process of organizing a formal photo identification event later this fall. We
will be putting on a large scale version of what we had at our Pride booths
with even more binders and digital copies of the photos. We are excited for the
future of the BCGLA and would love to hear from you if you have any insights on
potential groups or organizations that would be interested in attending photo
identification events or would like to be in touch with the Archives team.
If you would like to
get more information on the photo identification tool or events, please feel
free to send us an email at firstname.lastname@example.org. You can also stay tuned on both
Facebook and Twitter for updates regarding
this event and other BCGLA news.
Pride season is in
full swing in the city, including here at the City of Vancouver Archives! As a
community partner for this year’s Pride, we have had an exciting month of
sharing our LGBTQ2+ holdings at events and through new initiatives.
First, thanks to support from the Vancouver Pride Society, we had a booth at East Side Pride on June 22nd. There, we shared just some of the 5,400 digitized photographs in the BC Gay and Lesbian Archives (BCGLA) collection, as well as information on our other LGBTQ2+ holdings. We loved meeting and hearing stories from the many community members who visited us!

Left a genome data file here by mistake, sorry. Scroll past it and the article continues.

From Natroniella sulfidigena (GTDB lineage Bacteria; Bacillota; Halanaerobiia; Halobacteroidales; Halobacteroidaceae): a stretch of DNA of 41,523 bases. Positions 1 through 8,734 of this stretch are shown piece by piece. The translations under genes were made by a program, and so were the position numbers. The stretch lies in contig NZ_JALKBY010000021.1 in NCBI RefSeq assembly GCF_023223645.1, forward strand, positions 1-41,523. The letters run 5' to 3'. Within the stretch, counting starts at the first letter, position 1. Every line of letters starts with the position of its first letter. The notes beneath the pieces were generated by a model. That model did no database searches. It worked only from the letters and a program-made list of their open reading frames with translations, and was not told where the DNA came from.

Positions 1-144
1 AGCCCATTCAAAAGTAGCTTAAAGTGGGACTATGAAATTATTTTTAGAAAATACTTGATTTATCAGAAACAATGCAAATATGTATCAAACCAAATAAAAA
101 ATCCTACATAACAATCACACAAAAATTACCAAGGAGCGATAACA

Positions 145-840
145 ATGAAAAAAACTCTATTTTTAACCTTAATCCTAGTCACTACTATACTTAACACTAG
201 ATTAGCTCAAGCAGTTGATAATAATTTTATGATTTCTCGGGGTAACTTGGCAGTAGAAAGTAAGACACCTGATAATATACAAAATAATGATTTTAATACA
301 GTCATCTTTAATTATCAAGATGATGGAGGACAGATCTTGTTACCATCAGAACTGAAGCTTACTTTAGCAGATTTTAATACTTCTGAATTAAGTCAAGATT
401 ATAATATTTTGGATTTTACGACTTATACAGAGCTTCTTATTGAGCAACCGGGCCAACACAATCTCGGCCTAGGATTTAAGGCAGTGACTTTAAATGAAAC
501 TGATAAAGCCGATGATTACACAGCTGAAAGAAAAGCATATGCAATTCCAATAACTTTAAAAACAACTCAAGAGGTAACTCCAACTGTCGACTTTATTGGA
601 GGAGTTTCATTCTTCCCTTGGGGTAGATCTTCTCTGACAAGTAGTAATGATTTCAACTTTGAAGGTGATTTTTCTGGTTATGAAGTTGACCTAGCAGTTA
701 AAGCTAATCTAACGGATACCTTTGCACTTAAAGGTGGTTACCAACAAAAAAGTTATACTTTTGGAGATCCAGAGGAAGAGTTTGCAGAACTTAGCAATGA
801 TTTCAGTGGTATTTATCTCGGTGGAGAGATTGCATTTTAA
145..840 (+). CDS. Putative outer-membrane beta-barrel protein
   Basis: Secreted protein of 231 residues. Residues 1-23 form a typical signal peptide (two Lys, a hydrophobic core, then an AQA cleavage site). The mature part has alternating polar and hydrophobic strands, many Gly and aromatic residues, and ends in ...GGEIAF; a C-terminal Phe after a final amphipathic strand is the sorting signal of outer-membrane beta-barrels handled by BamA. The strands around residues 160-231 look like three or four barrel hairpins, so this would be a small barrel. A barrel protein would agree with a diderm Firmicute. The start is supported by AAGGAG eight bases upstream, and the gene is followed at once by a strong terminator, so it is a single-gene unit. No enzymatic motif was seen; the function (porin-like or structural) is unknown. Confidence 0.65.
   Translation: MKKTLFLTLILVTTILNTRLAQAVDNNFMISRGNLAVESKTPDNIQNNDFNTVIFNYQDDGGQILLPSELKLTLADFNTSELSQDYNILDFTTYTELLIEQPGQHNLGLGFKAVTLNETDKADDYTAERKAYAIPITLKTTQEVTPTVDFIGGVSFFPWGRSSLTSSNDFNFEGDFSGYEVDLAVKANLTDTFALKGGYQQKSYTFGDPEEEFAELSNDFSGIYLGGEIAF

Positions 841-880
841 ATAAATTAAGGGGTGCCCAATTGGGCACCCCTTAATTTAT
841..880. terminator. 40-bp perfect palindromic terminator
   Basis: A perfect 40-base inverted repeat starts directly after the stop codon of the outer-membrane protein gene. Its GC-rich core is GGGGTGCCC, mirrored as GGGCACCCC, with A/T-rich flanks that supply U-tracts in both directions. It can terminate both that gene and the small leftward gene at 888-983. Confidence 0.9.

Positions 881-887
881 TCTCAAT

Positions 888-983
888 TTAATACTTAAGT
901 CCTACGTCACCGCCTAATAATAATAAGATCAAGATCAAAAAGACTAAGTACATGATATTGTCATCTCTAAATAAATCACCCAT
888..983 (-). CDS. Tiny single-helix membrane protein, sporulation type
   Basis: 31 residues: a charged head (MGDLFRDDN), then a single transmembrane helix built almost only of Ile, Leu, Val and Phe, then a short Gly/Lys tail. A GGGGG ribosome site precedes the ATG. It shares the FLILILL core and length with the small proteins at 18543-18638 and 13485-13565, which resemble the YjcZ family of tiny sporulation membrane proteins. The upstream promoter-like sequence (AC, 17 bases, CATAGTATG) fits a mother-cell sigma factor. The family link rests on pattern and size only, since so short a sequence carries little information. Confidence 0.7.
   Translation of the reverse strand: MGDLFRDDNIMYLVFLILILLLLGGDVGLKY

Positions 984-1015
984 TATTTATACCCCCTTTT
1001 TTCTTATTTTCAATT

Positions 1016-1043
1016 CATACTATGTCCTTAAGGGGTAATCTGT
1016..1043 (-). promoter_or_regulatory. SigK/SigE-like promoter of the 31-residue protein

We were also thrilled with the initial results of our photo identification initiative, which we launched at East Side Pride. The identification of people in photographs is an important part of completing the historical record, and has been the focus of many archives projects. Library and Archives Canada’s Project Naming, for instance, has had immense success since the early 2000s in identifying Indigenous people in archival photographs. Here at the City of Vancouver Archives, we’re reaching out to members of the LGBTQ2+ community for help in identifying people in the BCGLA collection. Of the more than 5,400 images that have been digitized, over 1,000 depict people who are currently unidentified. Identifying them will help to strengthen the collection, deepen knowledge and understanding of LGBTQ2+ history in this province, and ensure that community members’ voices and stories are heard and preserved for the future.